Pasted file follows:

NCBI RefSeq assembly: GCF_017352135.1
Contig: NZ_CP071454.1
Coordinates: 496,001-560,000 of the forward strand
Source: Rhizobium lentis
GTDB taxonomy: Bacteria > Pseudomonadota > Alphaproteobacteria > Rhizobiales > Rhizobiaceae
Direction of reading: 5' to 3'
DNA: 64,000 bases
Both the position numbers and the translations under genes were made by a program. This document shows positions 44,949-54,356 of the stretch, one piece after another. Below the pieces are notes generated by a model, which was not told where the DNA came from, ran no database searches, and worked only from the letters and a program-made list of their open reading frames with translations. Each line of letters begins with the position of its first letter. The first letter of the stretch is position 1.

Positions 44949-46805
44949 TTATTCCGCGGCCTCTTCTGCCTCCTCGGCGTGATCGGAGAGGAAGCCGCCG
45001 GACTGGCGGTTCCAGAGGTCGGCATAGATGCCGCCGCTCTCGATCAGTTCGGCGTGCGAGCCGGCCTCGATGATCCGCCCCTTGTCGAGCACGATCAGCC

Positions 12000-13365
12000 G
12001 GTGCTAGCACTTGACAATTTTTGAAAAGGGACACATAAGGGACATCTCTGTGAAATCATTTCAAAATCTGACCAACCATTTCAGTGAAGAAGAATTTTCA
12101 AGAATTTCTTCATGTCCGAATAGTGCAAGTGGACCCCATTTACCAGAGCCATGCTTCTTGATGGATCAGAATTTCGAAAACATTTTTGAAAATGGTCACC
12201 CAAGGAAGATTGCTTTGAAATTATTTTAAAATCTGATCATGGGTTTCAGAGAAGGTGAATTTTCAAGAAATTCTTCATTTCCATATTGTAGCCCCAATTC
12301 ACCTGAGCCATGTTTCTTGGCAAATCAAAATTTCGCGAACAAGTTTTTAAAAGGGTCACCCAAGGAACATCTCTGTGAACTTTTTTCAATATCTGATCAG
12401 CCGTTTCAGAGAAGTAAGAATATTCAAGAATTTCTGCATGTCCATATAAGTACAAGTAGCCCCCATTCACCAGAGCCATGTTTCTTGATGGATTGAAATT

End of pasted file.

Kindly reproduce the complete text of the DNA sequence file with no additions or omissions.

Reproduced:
NCBI RefSeq assembly: GCF_017352135.1
Contig: NZ_CP071454.1
Coordinates: 496,001-560,000 of the forward strand
Source: Rhizobium lentis
GTDB taxonomy: Bacteria > Pseudomonadota > Alphaproteobacteria > Rhizobiales > Rhizobiaceae
Direction of reading: 5' to 3'
DNA: 64,000 bases
Both the position numbers and the translations under genes were made by a program. This document shows positions 44,949-54,356 of the stretch, one piece after another. Below the pieces are notes generated by a model, which was not told where the DNA came from, ran no database searches, and worked only from the letters and a program-made list of their open reading frames with translations. Each line of letters begins with the position of its first letter. The first letter of the stretch is position 1.

Positions 44949-46805
44949 TTATTCCGCGGCCTCTTCTGCCTCCTCGGCGTGATCGGAGAGGAAGCCGCCG
45001 GACTGGCGGTTCCAGAGGTCGGCATAGATGCCGCCGCTCTCGATCAGTTCGGCGTGCGAGCCGGCCTCGATGATCCGCCCCTTGTCGAGCACGATCAGCC

Positions 12000-13365
12000 G
12001 GTGCTAGCACTTGACAATTTTTGAAAAGGGACACATAAGGGACATCTCTGTGAAATCATTTCAAAATCTGACCAACCATTTCAGTGAAGAAGAATTTTCA
12101 AGAATTTCTTCATGTCCGAATAGTGCAAGTGGACCCCATTTACCAGAGCCATGCTTCTTGATGGATCAGAATTTCGAAAACATTTTTGAAAATGGTCACC
12201 CAAGGAAGATTGCTTTGAAATTATTTTAAAATCTGATCATGGGTTTCAGAGAAGGTGAATTTTCAAGAAATTCTTCATTTCCATATTGTAGCCCCAATTC
12301 ACCTGAGCCATGTTTCTTGGCAAATCAAAATTTCGCGAACAAGTTTTTAAAAGGGTCACCCAAGGAACATCTCTGTGAACTTTTTTCAATATCTGATCAG
12401 CCGTTTCAGAGAAGTAAGAATATTCAAGAATTTCTGCATGTCCATATAAGTACAAGTAGCCCCCATTCACCAGAGCCATGTTTCTTGATGGATTGAAATT